An extract on #campervan
The term motorhome is sometimes used interchangeably with campervan, but the former can also be a larger vehicle than a campervan and intended to be more comfortable, whilst the latter is more concerned with ease of movement and lower cost. For example, some campervans lack built-in toilets and showers, or a divide between the living compartment and the cab.
The United States term "recreational vehicle" (RV) is more analogous to motorhome than campervan.
Campervans may be equipped either with a "pop-up" roof which is raised during camping or a fixed roof, either shared with the commercial van that forms the basis of the vehicle (commonly a "high-top" model), or as part of a custom coachbuilt body.
Campervans usually have a small kitchen with a refrigerator (which is often powerable by a choice of gas, battery, or mains electricity) and a two-burner gas hob and grill. They generally have dual-voltage lighting which can work from either a dedicated battery (other than the van battery) known as a deep-cycle or leisure battery, or from AC power, supplied at a campsite via a hook-up cable. Larger models may include a water heater, space heating and air conditioning, a portable toilet and even an internal shower. Smaller models often carry a "porta-potty" portable toilet, and sometimes an external shower which operates within the privacy of an awning.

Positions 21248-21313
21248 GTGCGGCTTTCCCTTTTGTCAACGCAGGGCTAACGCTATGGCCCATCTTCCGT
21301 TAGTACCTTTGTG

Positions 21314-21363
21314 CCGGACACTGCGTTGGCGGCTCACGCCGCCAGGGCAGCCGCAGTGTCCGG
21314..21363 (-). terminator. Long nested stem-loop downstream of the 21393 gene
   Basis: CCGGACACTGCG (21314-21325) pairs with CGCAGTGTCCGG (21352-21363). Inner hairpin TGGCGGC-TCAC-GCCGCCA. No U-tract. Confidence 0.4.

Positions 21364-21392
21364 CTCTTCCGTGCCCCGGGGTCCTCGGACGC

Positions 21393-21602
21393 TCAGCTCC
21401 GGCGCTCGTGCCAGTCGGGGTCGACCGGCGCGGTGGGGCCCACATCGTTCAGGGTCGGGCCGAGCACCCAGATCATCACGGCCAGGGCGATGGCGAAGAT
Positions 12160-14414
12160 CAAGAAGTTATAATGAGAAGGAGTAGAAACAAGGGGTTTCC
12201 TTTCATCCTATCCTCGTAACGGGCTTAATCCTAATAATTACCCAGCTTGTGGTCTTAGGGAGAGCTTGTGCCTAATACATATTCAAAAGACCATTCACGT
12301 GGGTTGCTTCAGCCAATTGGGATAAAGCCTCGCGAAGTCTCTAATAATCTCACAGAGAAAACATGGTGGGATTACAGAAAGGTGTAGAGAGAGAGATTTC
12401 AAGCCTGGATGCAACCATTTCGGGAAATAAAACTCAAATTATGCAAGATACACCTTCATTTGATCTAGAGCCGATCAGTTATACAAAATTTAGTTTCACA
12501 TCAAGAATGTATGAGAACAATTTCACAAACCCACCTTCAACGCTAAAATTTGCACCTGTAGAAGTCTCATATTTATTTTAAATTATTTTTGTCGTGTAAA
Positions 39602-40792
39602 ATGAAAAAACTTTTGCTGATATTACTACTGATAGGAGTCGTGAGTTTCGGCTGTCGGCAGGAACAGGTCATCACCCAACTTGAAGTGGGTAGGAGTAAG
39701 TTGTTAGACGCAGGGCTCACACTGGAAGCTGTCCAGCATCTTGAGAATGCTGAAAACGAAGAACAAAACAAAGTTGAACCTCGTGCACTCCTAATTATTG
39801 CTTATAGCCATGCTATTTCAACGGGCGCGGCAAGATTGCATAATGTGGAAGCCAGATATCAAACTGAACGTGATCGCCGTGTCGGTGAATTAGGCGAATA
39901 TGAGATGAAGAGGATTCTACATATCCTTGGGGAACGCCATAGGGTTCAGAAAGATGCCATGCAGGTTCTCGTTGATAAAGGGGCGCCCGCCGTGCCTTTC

The term "Dormobile" is sometimes used generically in the United Kingdom thanks to a once highly popular conversion brand, and "Kombi" is used in Australia and other countries. The popularity of this type expanded in the 1950s after Volkswagen commissioned the Westfalia company to use the Kombi version of their Type 2 transporter as the basis for a campervan.
Often called a 4WD camper or 4x4 camper, these vehicles are perfect for going off the beaten track and exploring unsealed roads. Some models include expandable tents mounted on the roof while others have pop-up roofs for additional sleeping space and storage.
Pop-up roof variants share certain design elements with roof tents as sometimes fitted to more robust four wheel drive off-road vehicles intended for expeditions rather than relaxed camping. A compromise between these two worlds is sometimes reached by basing the conversion on an off-road vehicle. Sometimes the conversion is demountable from the back of a pick-up truck body.
There are several types of campervan all manufactured by Volkswagen but depending on their age they are colloquially referred to as either a splitty (split windscreen) a bay (bay framed windscreen) or a bricky ("brick" shaped van).
Although less popular, Mercedes also manufactured a similar-sized light van and conversions were reasonably common in the 1960s and '70s. Of a similar size and vintage is the British Commer Spacevan conversion.
In Europe the Citron H-Van has also been used a base for many campervan conversions, and is popular amongst Dutch and Belgian users in particular. Ex-factory, it had several height and length configurations, and in all versions it had a low floor and high ceiling, a legacy of one of its original uses as a mobile shop. It does not usually need a pop-top to accommodate its users.
Modern mid-sized Japanese vans such as the Toyota Hiace are sometimes converted to have the appearance of a classic Volkswagen.